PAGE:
Effect of disorder and impurities on the superconducting properties of materials
Project coordinator: Croitoru M.D.
Employees of the center: Vagov A.V., Krasavin A.V., Lukyanov A.E., Neverov V.A., Shanenko A.A.,
External cooperation: Chen Ya.
Subject and purpose of research
The relationship between disorder and superconductivity is a very interesting and intriguing phenomenon in condensed matter physics. It is well known that conventional superconductors with a uniform order parameter are insensitive to low concentrations of nonmagnetic impurities. This property is known as Anderson's theorem. In the strong disorder regime, superconductivity is destroyed and even the superconductor-insulator transition occurs. Between these extremes, the most interesting regime can occur, where disorder even enhances superconductivity, as seen in some alloys or granular materials. The mechanisms of this enhancement are still not entirely clear and are being actively investigated.
Many of the properties of disordered materials can only be understood if one takes into account the fact that disorder in nature is almost never completely random. In real materials, the position of impurities and defects correlates with each other, and often quite strongly. This correlation can have a critical effect on the properties of materials. In many materials, from ferroelectric and thermoelectrics to photovoltaic perovskites and ionic conductors, disorder correlation or even just correlated deviation from ideal crystal periodicity plays a key role in their functionality.
The focus of modern research on materials is increasingly focused on obtaining precisely such properties of materials that are a consequence of correlated disorder. It is expected that the correlations will provide functional properties that are unattainable in conventional crystalline structures and in systems, where disorder is completely random. However, until now, such studies have practically not touched superconductivity. This is partly due to the lack of theoretical methods capable of adequately describing superconductivity in the presence of strong and, at the same time, correlated disorder. The research carried out at our Center fills this significant gap in the physics of superconductors.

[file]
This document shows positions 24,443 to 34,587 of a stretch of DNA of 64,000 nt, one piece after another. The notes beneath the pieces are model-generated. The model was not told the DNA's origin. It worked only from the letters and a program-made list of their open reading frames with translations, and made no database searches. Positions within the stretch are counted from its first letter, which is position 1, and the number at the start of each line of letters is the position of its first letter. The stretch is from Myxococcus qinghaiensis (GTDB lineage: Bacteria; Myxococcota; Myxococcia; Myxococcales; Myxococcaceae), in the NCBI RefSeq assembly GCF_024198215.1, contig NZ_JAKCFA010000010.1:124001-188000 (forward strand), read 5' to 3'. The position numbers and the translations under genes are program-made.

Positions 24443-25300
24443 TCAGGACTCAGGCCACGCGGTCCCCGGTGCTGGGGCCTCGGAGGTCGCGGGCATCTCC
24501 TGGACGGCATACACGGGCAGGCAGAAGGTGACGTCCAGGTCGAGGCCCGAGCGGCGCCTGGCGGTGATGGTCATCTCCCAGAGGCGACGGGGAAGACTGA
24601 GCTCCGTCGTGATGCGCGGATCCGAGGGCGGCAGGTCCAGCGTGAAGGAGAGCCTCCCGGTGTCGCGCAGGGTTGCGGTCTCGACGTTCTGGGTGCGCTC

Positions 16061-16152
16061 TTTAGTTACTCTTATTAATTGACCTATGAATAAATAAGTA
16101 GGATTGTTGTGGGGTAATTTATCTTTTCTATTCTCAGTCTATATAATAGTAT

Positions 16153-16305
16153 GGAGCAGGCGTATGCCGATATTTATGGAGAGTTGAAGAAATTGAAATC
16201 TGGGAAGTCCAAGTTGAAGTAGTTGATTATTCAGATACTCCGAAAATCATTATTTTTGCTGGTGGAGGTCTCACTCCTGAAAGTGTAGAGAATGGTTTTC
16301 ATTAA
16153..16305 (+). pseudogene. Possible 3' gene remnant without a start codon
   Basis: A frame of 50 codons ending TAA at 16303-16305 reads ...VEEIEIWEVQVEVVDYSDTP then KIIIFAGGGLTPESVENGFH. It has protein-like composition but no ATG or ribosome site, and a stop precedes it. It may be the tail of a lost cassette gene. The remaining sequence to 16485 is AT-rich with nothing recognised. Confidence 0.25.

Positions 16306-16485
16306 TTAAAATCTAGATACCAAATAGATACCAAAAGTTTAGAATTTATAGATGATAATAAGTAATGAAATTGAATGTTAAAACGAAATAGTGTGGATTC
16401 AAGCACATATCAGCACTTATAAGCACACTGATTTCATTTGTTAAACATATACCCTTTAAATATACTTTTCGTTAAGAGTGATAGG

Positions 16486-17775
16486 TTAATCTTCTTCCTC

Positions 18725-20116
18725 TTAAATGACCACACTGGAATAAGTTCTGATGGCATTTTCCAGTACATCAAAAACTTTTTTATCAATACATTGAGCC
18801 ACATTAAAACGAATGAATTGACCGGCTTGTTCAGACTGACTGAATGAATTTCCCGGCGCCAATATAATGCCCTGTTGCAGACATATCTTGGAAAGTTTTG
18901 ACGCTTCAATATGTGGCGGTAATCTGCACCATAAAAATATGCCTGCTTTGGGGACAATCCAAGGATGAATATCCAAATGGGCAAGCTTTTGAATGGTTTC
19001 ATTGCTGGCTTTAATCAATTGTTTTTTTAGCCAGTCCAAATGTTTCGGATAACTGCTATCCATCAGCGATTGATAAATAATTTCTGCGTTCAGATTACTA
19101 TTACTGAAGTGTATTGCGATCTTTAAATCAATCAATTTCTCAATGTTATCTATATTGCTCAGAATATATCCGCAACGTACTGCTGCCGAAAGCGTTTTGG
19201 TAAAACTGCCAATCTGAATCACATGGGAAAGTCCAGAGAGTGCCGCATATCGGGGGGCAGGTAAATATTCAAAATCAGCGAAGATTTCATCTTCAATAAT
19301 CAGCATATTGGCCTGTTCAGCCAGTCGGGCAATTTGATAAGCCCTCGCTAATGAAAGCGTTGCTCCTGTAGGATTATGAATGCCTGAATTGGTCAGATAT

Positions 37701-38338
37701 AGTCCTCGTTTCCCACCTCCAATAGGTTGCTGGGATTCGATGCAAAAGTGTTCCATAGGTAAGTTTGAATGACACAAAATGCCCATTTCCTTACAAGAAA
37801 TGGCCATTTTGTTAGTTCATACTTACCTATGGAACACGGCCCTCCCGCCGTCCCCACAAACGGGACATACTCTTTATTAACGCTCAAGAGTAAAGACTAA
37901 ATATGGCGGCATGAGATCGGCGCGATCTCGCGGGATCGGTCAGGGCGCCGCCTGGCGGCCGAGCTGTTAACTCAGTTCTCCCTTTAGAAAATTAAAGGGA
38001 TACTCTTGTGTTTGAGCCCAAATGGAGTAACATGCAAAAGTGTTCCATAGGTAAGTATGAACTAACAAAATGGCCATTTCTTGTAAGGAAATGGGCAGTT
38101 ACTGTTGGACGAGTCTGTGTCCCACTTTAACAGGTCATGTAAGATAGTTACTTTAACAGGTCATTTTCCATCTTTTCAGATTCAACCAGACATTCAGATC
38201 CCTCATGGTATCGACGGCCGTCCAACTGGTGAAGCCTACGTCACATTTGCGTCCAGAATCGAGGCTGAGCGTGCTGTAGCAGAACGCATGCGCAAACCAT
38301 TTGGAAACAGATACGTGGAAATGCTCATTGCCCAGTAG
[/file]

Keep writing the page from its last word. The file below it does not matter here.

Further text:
Latest results and publications
Disorder with long-range correlations to enhance superconducting properties
As is known, the positions of impurities and defects in real materials correlate with each other. These correlations have been shown to have a strong effect on superconductivity, making it more robust and less sensitive to disorder potential. This confirms that the superconducting properties can be controlled not only by the total density of impurities and defects, but also by their spatial correlations.
Long-Range Correlated Disorder a Means for Enhancement of Superconductivity
V.D. Neverov, A.E. Lukyanov, A. V. Krasavin, A. Vagov, and M. D. Croitoru
Communications Physics (2022), in press
Microscopic description of surface superconductivity
Using the method of the Bogolyubov-de Gennes (BdG) equations for the strong coupling model, it was demonstrated that the critical temperature of superconductivity nucleation near the sample surface can be significantly increased compared to its bulk value. To demonstrate this effect, numerical solution of the BdG equations were used, including the continuum and Anderson approximations. Calculations were performed for a wide range of parameters of the system under investigation. It was demonstrated that
- an increase in the critical temperature near the surface occurs due to quantum interference of various states of the BdG, contributing to the order parameter ("surface ordering" - a concept proposed by L. N. Bulaevsky and V. L. Ginzburg in 1964).
- the surface induced increase in the critical temperature is largest when the conduction band is symmetrical with respect to the Fermi level. Both the continuous and Anderson approximations cannot capture the main features of the surface effect.
- Analysis within the framework of the strongly coupled BdG surface model with surface disorder revealed that the surface effect of superconductivity is not robust with respect to surface roughness.
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